The EOS M’s appearance matches that of the cameras in its EOS DSLR range, just smaller and dare we say, cuter. Available in black, silver, white and red, the EOS M looks more stylish than its bridge counterparts and obviously offers the bonus of a lens mount and the ability to switch lenses to suit the shooter’s purpose.

Unlike some of its competitors, the EOS M’s handling is in keeping with some of Canon’s bridge models and so brand loyalists stepping up from the compact format to the CSC should feel at ease here, and the touch screen LCD is a boon for photography newcomers. In essence, it is the perfect blend of a PowerShot, with its easy-to-use control layout and lightweight nature, matched with the heightened dexterity of its entry-level DSLRs.

Picture quality, as expected, wows. Considering this is Canon’s debut CSC, many expected there to be a few chinks in the model’s armour, but it ticks all the boxes. The EOS M consistently produces balanced exposures, strong punchy colours, richly defined details and well-controlled noise throughout the majority of the sensitivity scale, all at a moderately affordable price. What’s not to like?

Bridge/ Superzoom

Canon’s bridge and superzoom cameras are ideal for zooming across vast distances for the perfect shot Both bridge and superzooms are compact, but they also share one other familiar trait; they provide huge zooms that deliver impressive focal ranges, sometimes in excess of 1000mm (equivalent). This attracts photographers who particularly enjoy shooting at vast distances such as sports, action, wildlife and street photography. Bridge cameras look like mini  DSLRs, the main difference being that the big lens doesn’t detach. They only tend to be available in black and are considered larger and bulkier than other compacts, but this is because they usually offer larger focal ranges, like the PowerShot SX50 HS, which provides a jaw-dropping 50x optical zoom. Another draw of this type of shooter is that they normally feature an integrated viewfinder, which some photographers find easier to compose shots with when shooting far into the distance. Superzooms, on the other hand, are smaller than their bridge counterparts, and as such can’t quite match the range of a bridge, but tend to don more stylish, colour-vibrant metal-casings.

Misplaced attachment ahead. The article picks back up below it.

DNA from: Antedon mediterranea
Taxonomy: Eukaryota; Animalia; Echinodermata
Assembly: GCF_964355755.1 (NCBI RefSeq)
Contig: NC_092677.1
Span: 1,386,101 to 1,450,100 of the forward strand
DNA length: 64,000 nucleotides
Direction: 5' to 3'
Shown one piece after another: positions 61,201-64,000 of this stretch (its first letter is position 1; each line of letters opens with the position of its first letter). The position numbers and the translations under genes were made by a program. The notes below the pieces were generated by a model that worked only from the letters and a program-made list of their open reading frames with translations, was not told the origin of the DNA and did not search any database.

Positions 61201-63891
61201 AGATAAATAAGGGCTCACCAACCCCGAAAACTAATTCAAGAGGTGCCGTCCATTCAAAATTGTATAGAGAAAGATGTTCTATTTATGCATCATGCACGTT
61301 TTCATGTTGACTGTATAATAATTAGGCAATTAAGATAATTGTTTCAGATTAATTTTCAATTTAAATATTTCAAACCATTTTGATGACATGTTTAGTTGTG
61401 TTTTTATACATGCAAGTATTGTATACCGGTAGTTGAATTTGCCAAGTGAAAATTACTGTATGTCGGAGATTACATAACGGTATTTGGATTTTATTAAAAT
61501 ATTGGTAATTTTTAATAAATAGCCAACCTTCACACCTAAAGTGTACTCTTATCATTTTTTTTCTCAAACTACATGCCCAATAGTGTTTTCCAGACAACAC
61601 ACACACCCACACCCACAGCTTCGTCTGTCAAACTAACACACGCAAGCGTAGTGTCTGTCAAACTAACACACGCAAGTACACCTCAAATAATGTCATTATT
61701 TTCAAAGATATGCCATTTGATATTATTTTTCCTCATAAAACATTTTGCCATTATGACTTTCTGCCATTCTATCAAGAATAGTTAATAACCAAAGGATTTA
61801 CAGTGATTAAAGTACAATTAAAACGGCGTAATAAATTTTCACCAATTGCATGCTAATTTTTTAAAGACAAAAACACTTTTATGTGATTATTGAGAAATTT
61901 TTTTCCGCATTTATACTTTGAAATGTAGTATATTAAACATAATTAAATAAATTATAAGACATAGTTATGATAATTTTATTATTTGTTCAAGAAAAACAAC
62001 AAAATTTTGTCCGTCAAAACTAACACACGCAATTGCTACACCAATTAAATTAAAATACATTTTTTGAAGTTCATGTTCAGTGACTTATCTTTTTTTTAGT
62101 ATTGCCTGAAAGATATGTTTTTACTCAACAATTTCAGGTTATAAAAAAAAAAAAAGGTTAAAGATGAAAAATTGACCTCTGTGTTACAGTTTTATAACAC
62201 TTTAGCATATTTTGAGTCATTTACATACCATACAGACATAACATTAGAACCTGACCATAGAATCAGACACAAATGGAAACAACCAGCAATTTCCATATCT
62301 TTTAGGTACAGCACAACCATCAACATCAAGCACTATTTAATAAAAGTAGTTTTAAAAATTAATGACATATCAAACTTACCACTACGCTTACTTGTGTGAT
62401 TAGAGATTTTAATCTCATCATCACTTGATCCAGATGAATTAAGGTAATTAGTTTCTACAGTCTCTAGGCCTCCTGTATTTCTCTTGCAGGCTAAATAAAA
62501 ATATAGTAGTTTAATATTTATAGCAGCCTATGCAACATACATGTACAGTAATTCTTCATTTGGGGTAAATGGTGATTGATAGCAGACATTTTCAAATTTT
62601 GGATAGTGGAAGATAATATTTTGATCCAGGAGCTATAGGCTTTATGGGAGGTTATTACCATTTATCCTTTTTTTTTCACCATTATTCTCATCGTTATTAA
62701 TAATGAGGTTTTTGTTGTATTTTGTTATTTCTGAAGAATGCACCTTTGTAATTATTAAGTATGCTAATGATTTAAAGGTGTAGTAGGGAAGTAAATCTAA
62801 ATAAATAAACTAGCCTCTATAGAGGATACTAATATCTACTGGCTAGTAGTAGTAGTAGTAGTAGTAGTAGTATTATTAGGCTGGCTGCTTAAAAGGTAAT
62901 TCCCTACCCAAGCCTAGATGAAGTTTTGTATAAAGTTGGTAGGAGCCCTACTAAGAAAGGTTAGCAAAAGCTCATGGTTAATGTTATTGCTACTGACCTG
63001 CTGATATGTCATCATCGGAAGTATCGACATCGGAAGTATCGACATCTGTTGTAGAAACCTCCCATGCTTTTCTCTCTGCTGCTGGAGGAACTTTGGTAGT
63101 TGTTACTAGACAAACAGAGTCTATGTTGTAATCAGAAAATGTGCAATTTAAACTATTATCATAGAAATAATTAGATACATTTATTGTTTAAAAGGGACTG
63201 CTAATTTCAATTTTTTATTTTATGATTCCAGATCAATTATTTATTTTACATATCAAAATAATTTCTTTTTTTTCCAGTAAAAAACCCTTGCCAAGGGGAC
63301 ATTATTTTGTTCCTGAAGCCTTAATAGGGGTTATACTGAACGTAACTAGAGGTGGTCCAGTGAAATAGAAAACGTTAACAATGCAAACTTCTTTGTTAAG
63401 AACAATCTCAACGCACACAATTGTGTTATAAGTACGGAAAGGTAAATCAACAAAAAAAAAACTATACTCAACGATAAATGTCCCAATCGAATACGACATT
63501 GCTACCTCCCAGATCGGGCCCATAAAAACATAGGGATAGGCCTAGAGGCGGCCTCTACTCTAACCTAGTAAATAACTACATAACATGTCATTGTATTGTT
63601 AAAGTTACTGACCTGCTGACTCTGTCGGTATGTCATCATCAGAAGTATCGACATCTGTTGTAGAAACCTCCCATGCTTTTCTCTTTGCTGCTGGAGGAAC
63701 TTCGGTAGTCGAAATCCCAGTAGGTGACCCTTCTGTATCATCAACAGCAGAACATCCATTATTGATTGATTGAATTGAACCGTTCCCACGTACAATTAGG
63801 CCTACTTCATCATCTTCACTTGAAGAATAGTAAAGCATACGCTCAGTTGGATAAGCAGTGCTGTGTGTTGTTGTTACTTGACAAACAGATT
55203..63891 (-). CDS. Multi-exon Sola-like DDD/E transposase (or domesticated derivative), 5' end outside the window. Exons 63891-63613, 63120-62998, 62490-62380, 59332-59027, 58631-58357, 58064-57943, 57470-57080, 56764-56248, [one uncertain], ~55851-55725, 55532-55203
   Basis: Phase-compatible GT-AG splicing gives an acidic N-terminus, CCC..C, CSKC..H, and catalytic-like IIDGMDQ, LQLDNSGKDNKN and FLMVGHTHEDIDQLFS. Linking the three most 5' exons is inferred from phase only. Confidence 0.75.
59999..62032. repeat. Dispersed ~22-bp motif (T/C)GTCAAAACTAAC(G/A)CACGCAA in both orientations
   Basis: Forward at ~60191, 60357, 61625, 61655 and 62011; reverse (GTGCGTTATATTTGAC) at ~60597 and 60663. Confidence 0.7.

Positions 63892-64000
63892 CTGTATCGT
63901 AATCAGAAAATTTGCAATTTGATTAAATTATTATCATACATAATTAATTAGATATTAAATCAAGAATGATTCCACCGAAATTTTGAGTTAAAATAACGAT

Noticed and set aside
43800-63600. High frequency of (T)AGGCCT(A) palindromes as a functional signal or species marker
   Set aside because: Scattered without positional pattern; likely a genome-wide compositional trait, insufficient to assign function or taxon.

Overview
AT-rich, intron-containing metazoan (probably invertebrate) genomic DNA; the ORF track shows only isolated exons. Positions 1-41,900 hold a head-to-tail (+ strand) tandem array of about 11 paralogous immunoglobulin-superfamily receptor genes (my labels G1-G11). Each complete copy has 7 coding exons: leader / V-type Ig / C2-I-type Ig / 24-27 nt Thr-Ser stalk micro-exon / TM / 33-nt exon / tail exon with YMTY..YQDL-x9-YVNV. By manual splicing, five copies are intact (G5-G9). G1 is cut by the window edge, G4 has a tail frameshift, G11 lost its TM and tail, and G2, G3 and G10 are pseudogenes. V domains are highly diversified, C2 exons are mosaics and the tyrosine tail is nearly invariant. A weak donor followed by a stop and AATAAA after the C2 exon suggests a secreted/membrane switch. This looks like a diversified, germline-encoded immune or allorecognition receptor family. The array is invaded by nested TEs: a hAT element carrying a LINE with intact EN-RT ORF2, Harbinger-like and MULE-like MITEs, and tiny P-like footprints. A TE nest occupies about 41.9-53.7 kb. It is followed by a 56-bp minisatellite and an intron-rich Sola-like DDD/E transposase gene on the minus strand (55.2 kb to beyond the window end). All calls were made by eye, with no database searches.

Manual mode: Manual and semi-manual modes are regular features of bridge and superzoom models, as the breed of camera tends to attract the more adventurous shooter

Zoom zoom!: Bridge and superzooms tend to offer two types of zoom: optical and digital. Multiplying the two together results in the total combined zoom Superzoom stylish Where bridge cameras are similar in look, superzooms tend to be more stylish, experimental and often are available in a choice of colours Genre happy: As this breed of compact features such a wide focal range, the camera suits photographers who enjoy multiple genres; from landscapes to portraits, wildlife to sports, bridge cameras are an ideal match Bridge vs superzoom Bridge bodies are more reminiscent of DSLRs, whereas superzooms tend to look more like generic compacts, just slightly bigger Focal range: The main draw of bridge and superzoom cameras is their titanic focal range, taking photographers from wide angle (24-25mm) through to its telephoto reach (500mm plus).